With all the information available to us on how our body works, it would be naïve of us to consider one part of us, say our feet, as being separate to the rest of our body.

So, in order for our knees, hips and lower back to function properly, we need to ensure that the joints and muscles in our feet are strong, healthy and communicating efficiently with your brain.

If any of these muscles aren’t pulling their weight, then we have the ability to develop a strength and conditioning program to get them back to baseline and even improve on it.

If your feet still need a bit of extra assistance, we can create a custom foot orthotic to fit your specific needs.


What makes Podiatry at Upwell unique?

Upwell was created to change the way to way medical services, specifically allied health services, are delivered in Australia. Our vision is to help people who care about their health, to live their best life… and our pillars of innovation, collaboration and inspiration are deeply ingrained in every service offering. Specifically, for podiatry:

Innovation: Patients can access our NASA-designed anti-gravity treadmill for return to running and technique coaching.

Collaboration: Our podiatrists have access to other disciplines within the clinical setting including physiotherapy, exercise physiology, remedial massage, occupational therapy as well as yoga and pilates classes.

Inspiration: We offer Running Coaching and Assessments: Delivered 1:1 with a Podiatrist or an Exercise Physiologist. According to Sports Medicine Australia, up to 70% of recreational and competitive runners can sustain an injury in a 12-month period showing just how important it is to ensure everything is moving smoothly and efficiently.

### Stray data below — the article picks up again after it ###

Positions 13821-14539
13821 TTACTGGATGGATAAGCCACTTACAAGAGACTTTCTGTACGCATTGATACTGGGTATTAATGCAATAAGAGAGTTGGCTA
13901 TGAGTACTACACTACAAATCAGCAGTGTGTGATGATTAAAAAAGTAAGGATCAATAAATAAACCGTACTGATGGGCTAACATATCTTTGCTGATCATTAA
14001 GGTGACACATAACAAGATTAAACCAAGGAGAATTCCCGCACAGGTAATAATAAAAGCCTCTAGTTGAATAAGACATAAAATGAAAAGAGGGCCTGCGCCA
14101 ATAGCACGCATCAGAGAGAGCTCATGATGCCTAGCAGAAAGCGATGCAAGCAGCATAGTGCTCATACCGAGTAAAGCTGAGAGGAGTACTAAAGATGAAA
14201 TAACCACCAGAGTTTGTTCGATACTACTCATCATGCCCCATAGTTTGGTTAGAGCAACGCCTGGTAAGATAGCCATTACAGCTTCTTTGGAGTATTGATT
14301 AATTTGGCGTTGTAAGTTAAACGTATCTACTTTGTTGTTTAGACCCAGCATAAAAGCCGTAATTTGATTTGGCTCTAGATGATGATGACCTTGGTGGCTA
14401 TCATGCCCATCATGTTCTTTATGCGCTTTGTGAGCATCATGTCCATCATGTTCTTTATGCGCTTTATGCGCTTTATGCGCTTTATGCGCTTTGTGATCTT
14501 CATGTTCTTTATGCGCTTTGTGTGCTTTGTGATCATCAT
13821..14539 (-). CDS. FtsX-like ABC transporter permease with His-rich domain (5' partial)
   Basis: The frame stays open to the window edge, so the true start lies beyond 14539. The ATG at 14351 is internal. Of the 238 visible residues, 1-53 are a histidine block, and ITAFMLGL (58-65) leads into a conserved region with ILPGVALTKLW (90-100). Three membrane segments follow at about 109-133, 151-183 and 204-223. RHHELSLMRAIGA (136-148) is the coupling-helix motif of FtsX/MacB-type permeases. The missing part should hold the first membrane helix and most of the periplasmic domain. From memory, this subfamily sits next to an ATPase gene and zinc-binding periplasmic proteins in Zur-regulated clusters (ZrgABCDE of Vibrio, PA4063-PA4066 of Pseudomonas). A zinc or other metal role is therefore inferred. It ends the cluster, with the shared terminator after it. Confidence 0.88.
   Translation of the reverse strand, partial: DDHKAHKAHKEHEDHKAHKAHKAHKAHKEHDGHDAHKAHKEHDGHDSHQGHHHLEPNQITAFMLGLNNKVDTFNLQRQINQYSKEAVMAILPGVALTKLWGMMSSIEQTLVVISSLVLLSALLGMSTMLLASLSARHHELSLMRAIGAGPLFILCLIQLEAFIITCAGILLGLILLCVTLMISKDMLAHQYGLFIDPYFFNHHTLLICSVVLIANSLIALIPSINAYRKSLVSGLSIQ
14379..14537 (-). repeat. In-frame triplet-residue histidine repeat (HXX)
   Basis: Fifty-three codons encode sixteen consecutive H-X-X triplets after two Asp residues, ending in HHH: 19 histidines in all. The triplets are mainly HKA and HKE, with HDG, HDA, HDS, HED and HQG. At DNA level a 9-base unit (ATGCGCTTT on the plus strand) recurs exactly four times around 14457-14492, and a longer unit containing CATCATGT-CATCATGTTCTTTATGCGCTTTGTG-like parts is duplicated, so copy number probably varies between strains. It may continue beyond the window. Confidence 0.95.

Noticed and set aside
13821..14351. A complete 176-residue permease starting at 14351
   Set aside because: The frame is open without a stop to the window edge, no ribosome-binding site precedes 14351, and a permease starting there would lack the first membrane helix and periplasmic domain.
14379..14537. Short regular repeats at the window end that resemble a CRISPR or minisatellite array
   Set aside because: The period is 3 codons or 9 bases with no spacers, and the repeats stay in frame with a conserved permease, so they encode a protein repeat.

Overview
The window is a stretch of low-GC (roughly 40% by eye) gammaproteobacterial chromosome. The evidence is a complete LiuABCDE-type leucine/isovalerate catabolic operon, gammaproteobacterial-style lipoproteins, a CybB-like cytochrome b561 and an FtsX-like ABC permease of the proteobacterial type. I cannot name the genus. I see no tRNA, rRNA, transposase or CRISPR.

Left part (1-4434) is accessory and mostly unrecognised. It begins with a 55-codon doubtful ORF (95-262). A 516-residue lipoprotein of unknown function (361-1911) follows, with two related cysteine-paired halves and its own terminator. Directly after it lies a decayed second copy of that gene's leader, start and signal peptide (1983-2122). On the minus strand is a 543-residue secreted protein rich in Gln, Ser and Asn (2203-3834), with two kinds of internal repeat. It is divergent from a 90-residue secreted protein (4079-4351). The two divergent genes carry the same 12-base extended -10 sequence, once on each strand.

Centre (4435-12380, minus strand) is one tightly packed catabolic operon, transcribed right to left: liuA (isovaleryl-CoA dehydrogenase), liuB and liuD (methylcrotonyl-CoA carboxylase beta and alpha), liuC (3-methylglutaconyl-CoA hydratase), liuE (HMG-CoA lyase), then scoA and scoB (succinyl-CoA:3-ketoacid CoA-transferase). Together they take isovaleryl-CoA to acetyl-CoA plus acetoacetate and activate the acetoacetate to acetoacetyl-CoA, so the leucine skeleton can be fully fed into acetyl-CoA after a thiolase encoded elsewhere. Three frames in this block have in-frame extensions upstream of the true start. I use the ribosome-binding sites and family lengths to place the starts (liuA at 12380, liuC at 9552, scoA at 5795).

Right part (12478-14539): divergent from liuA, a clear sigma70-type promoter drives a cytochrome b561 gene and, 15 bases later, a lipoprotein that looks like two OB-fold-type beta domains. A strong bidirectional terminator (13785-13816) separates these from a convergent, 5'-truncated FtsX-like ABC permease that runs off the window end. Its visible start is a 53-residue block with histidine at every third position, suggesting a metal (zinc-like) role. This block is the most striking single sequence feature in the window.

What should I expect from a podiatry discovery session at Upwell?


  • An interview and Discussion: First, we learn all there is to know about you, what makes you tick and what motivates you to succeed. We get to the bottom of what’s going on in your everyday life and what you believe has contributed your injuries or condition.


  • A biomechanical assessment: This includes a full postural assessment of your body and a closer inspection of your injured area. We will figure out what is causing your injury and why.


  • A video gait analysis: In addition to the standard assessment, we will get you up on the treadmill and using some of the best video analysis technology, we will have a look at how your lower limb and foot are functioning every step of your daily life.


  • A footwear assessment: Other than your feet, your shoes are the first point of contact with the ground with every step you take, so they’re extremely important!


  • Patient journey planning: This is the best time to work with you in discussing your goals and how we are going to achieve them together. It is super important to have a plan set, with specific key benchmarks which we can hit along the way.